Quick Keyword Tool In Excel

By Jacob Brown | @jakebrownppc | Account Manager at Hanapin Marketing

Do you have an idea as to what your keywords should entail for you AdWords account, but want a quick way to come up with your list? A simple Excel formula can help with that.


The first step is getting a grasp on what keywords will garner quality traffic. There are multiple keyword tools available to help with this type of research. Below are just a few of the tools available to get you started:


  • Google Adwords: Keyword Planner – Probably the most used keyword tool is the Keyword Planner straight from the AdWords interface. Just go to: Tools > Keyword Planner in order to access this tool. The great part about this tool is that it can already see what is currently in your account and help you find new keywords that are not currently present. It also allows you to find keywords based on certain locations, and allows you to utilize a feature that puts keyword suggestions into ad groups for you (though each account may be organized in its own way, and so this is not always helpful).


Adwords Keyword Planner


  • Wordtracker.com – Word Tracker is probably the easiest of the tools to understand and use. The process is simple. You enter the type of business (ie: accounting), and the tool spits back the top searched keywords related to that term in order to get you started. The images below show you how simple the process really is.


What keyword would best describe what you are trying to sell?


Accounting Search


What are the top searched queries similar to the keyword you inserted?


List of Keywords


Pretty simple process, huh?


  • Uber Suggest – The Uber Suggest tool is as simple as the Wordtracker tool, but might give you more ideas for keywords. With Uber Suggest the functionality is very similar to Wordtracker. Just type in a keyword you would want to focus your build around, and it spits back top keywords connected with that word. It will take you through the entire alphabet as seen below:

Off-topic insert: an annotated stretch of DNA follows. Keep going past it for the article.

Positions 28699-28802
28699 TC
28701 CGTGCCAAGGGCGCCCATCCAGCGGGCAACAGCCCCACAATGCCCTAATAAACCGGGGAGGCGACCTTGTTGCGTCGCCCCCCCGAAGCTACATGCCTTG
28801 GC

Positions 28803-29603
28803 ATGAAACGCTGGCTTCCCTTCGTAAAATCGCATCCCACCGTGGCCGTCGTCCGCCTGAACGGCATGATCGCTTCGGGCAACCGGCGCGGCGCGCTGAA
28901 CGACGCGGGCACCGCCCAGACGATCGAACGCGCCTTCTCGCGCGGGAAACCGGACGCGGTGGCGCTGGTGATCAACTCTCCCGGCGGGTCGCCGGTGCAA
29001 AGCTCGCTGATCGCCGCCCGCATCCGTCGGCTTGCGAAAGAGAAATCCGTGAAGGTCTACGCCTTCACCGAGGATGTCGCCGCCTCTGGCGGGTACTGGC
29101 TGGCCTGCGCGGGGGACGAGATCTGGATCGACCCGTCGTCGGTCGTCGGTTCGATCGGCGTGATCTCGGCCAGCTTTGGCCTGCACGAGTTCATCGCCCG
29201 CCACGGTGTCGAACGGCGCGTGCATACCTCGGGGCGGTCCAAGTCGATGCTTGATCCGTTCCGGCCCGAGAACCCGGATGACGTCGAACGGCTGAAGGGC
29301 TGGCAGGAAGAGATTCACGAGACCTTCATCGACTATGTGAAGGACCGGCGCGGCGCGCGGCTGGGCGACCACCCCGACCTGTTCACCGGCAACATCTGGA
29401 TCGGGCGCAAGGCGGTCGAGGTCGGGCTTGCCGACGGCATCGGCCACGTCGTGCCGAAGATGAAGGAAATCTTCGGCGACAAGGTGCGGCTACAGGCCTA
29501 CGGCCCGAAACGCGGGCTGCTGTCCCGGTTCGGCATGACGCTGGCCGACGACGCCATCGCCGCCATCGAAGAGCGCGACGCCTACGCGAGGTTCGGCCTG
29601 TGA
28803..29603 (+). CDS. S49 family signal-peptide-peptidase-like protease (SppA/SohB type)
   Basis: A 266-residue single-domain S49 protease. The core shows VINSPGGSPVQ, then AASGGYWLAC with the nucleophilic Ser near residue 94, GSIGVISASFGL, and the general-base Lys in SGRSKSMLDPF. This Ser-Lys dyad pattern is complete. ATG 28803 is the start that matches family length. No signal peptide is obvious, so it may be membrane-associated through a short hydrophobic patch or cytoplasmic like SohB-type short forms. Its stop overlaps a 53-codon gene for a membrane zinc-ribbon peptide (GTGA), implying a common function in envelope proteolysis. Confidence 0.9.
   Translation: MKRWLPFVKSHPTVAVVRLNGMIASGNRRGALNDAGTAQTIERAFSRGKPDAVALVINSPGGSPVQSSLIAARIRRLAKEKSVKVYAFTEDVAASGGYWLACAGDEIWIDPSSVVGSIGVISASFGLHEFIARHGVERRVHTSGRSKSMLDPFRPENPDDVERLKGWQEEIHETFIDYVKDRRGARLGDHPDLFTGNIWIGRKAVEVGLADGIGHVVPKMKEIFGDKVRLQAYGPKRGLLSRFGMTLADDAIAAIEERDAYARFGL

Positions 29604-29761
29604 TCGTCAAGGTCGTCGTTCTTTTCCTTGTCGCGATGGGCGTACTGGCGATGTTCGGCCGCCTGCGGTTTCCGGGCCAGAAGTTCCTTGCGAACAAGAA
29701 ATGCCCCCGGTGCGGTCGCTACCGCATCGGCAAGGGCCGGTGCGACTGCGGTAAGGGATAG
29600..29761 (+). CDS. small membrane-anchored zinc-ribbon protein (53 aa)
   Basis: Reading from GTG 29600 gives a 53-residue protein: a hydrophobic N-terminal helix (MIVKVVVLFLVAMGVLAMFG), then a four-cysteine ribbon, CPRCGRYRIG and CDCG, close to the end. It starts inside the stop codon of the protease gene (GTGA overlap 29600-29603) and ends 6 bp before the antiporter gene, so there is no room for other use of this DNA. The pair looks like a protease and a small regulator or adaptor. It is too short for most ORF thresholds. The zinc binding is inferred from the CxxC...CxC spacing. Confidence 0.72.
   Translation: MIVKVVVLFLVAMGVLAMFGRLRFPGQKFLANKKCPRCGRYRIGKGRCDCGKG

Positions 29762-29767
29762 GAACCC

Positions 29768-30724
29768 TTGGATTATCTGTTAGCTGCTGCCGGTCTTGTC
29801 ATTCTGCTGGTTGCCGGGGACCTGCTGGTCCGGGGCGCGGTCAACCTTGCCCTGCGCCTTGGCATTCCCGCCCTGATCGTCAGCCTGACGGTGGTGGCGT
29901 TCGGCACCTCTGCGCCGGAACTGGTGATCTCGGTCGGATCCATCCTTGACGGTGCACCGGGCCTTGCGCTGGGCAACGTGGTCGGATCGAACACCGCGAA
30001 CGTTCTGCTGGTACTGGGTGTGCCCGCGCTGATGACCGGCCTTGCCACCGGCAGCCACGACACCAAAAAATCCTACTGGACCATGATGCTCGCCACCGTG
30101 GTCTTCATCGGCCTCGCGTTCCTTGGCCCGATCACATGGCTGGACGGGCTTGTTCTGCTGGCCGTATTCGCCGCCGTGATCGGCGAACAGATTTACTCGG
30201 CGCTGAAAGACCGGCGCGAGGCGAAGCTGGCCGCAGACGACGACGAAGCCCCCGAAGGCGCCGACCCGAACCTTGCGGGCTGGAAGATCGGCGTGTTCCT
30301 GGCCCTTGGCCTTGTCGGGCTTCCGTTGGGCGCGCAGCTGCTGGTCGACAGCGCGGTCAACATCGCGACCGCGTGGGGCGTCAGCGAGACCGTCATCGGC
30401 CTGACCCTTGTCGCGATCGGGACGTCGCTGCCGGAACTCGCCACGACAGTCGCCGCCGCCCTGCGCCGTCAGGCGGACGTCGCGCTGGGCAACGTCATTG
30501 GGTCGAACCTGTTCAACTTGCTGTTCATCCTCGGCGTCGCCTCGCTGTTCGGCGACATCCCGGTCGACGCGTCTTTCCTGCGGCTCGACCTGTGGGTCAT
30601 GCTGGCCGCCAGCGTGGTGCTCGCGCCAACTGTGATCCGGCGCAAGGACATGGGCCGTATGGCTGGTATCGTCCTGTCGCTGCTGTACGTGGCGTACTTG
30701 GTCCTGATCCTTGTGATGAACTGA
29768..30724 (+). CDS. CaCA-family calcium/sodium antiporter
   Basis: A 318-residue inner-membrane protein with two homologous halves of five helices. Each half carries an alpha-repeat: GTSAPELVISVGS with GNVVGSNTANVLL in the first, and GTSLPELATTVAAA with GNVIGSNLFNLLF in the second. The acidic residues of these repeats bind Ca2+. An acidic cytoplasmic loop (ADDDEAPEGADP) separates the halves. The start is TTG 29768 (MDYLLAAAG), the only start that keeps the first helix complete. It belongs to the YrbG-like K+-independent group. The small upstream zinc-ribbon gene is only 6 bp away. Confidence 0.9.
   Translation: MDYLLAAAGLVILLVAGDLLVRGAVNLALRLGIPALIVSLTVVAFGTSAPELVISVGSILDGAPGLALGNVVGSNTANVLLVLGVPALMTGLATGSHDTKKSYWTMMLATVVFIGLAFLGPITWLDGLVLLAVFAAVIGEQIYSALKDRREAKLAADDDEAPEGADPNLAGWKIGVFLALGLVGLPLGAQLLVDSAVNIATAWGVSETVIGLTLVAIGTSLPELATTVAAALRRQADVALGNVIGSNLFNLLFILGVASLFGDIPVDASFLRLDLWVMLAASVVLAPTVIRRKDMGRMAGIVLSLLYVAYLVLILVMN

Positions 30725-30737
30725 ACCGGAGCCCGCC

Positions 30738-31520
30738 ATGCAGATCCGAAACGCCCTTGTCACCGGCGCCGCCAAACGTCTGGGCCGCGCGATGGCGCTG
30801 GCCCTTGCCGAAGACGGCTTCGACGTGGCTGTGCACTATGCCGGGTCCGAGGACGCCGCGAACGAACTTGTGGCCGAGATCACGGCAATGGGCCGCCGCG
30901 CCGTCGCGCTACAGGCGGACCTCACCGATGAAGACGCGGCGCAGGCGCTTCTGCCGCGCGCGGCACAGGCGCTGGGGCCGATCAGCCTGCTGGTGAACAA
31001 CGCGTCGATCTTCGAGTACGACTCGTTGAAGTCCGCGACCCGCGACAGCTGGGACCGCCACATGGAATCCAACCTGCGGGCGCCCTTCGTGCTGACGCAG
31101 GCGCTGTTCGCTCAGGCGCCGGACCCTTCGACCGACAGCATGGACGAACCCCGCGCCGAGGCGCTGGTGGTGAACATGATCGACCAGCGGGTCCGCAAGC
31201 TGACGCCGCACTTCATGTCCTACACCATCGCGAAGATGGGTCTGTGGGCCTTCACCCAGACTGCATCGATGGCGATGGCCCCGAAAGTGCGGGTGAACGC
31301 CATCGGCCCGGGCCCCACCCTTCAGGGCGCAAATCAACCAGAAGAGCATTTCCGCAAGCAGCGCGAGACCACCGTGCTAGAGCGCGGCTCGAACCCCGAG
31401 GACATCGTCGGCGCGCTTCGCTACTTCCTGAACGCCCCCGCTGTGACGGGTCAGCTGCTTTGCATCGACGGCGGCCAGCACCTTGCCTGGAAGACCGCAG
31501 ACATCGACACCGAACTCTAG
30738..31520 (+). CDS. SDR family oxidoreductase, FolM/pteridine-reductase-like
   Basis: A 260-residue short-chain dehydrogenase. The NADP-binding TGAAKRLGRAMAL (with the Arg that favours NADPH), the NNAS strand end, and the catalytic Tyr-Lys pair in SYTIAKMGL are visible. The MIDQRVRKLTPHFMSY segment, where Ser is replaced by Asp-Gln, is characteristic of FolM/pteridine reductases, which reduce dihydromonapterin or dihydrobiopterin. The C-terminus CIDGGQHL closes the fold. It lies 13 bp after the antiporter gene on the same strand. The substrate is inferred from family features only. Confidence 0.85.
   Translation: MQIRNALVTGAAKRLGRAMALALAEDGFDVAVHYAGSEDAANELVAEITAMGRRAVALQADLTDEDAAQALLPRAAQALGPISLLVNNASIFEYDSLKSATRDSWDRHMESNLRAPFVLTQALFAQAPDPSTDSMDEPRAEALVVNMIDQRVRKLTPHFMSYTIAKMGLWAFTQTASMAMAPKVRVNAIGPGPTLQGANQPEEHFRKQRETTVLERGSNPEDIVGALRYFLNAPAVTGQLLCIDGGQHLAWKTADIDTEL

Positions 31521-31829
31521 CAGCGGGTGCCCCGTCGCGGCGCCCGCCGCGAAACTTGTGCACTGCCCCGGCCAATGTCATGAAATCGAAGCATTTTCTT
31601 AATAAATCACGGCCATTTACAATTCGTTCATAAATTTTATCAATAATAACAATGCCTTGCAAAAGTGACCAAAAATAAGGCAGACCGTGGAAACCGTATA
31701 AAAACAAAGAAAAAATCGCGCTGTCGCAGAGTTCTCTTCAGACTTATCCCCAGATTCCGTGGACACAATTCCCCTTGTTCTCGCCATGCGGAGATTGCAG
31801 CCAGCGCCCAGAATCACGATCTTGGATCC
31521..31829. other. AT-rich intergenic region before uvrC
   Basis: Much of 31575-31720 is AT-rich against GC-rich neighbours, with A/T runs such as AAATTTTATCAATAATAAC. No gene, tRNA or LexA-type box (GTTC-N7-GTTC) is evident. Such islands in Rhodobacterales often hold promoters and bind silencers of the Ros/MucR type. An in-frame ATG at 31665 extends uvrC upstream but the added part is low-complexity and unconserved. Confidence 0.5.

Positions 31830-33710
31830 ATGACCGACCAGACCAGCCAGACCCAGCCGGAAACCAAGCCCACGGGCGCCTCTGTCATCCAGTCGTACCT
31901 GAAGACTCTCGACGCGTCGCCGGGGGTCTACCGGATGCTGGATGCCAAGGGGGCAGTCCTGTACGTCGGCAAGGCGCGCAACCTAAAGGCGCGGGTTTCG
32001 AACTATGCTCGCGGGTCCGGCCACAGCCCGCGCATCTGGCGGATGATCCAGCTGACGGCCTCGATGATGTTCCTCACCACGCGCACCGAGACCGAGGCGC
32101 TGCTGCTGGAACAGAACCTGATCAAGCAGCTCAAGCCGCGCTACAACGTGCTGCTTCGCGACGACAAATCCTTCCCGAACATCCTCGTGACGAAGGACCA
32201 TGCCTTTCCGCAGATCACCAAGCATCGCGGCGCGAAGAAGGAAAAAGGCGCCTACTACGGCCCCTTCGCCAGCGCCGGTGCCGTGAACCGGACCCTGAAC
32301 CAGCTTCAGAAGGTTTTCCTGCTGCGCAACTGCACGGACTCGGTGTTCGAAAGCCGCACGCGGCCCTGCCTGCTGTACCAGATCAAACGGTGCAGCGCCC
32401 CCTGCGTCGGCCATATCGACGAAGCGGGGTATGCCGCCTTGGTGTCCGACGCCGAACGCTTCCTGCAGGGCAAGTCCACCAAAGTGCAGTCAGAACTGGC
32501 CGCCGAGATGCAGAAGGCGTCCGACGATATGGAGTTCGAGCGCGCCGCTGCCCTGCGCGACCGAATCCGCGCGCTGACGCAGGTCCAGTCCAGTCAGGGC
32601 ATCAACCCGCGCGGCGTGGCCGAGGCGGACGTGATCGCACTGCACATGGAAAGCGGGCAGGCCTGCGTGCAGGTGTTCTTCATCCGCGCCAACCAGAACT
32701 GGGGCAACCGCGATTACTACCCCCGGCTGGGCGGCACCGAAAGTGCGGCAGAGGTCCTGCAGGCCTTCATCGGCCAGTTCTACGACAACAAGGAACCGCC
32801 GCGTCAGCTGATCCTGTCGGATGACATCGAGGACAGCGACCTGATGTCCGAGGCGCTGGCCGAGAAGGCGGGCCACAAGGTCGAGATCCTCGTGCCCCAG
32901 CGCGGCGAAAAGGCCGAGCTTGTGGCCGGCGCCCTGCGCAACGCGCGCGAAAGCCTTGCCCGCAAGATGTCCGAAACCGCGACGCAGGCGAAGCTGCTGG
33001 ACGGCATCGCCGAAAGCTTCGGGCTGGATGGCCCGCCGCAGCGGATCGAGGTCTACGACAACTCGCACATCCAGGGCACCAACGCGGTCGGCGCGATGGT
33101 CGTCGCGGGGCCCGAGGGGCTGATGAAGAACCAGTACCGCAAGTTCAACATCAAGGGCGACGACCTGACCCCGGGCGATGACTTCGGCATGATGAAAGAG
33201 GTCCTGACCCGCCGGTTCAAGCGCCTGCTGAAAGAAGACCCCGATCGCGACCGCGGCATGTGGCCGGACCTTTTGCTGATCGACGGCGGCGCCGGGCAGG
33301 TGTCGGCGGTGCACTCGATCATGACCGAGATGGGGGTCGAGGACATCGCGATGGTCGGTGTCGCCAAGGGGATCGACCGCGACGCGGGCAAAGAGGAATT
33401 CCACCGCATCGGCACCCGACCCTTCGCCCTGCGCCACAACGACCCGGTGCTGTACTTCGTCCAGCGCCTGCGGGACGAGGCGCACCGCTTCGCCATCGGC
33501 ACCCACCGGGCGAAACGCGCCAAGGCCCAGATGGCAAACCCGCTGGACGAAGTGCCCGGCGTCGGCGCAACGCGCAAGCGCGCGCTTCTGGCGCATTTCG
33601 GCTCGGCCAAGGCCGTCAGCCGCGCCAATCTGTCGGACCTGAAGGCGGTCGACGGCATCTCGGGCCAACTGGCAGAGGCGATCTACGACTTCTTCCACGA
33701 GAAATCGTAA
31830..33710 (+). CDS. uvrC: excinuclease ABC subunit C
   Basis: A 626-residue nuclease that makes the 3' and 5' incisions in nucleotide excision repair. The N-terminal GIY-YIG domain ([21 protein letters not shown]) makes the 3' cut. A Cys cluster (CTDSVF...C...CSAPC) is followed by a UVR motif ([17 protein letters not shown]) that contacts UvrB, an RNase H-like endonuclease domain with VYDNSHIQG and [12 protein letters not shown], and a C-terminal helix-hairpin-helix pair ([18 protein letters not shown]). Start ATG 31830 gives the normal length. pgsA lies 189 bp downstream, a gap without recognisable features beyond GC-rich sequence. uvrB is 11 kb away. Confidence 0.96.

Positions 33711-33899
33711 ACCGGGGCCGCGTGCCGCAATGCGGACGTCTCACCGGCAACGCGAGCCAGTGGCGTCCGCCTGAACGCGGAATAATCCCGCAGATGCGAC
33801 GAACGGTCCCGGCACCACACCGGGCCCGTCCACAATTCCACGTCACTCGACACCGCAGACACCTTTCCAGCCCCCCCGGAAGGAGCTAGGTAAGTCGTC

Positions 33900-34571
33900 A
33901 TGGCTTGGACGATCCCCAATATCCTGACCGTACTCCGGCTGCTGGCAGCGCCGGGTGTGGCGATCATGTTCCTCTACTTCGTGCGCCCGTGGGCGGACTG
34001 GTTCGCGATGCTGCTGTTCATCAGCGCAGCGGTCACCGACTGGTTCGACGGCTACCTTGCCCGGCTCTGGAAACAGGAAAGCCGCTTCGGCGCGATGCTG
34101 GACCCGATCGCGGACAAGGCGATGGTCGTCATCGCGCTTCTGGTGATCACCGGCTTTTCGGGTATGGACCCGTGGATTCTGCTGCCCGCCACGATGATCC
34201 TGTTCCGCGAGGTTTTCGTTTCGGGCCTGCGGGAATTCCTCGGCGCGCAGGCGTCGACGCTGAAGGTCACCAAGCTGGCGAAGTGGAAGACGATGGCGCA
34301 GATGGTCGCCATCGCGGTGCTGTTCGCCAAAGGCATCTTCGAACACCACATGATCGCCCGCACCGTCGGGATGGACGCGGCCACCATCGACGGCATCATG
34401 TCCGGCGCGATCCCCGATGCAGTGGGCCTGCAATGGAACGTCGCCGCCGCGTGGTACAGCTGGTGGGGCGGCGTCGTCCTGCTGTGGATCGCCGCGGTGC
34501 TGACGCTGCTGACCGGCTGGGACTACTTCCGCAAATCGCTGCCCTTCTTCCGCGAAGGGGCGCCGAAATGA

Uber Suggest


Once you get all of these ideas from these great tools, how do you come up with your own list of keywords that will fit in with your account? This is what we are here to go over in Excel.


Back in October I wrote about an Excel build out sheet that utilized the formula: ‘Cell A & ” ” & Cell B’ in order to come up with keywords along with the campaign naming convention and the ad group naming convention. This sheet is also available as a whitepaper download. This sheet works wonders for account structure as you implement keyword build outs. However, it does have limitations. If you want to add modifiers, adjustments have to be made in order to do so.


If your goal is to just come up with a list of keywords you want to implement into your account, one simple formula will allow you to do so in a quick manner. This formula is as follows:




Utilizing this formula you can simply create two lists: one list of categories (ie: accounting, accountant, finance, finances) and one list of modifiers (ie: services, agency, association, help). Then insert the formula above, and you have your list of keywords. (NOTE: The exact formula above works if you start the categories list in Cell B1 and move down, and the modifiers list in Cell D1 and move down as seen below:


Quick Keyword Tool Example


Cell F1 will have the formula listed, and then drag that formula down the F Column. As you can see, your keyword list will then live in the F Column.


This tool can also be used in reverse with the simple formula below:




When would you use this tool in reverse? Below are examples of keywords you could add to this list for an accounting firm:


Reverse Tool



Hey, this is a great list, but all of these keywords would be in different ad groups in my account. Anyway we can get the ad group beside the keyword for implementation purposes? Sure there is!


Utilizing an IF statement such as the one below can help with this process:




As seen below, this puts an ad group name with each keyword created. In this case the ad group names are based off of the categories:


Ad Group Names


It is quite amazing how much easier one excel formula (or a couple Excel formulas) can make your life in the paid search world. I have found that learning new tricks in Excel has helped me with account efficiency.

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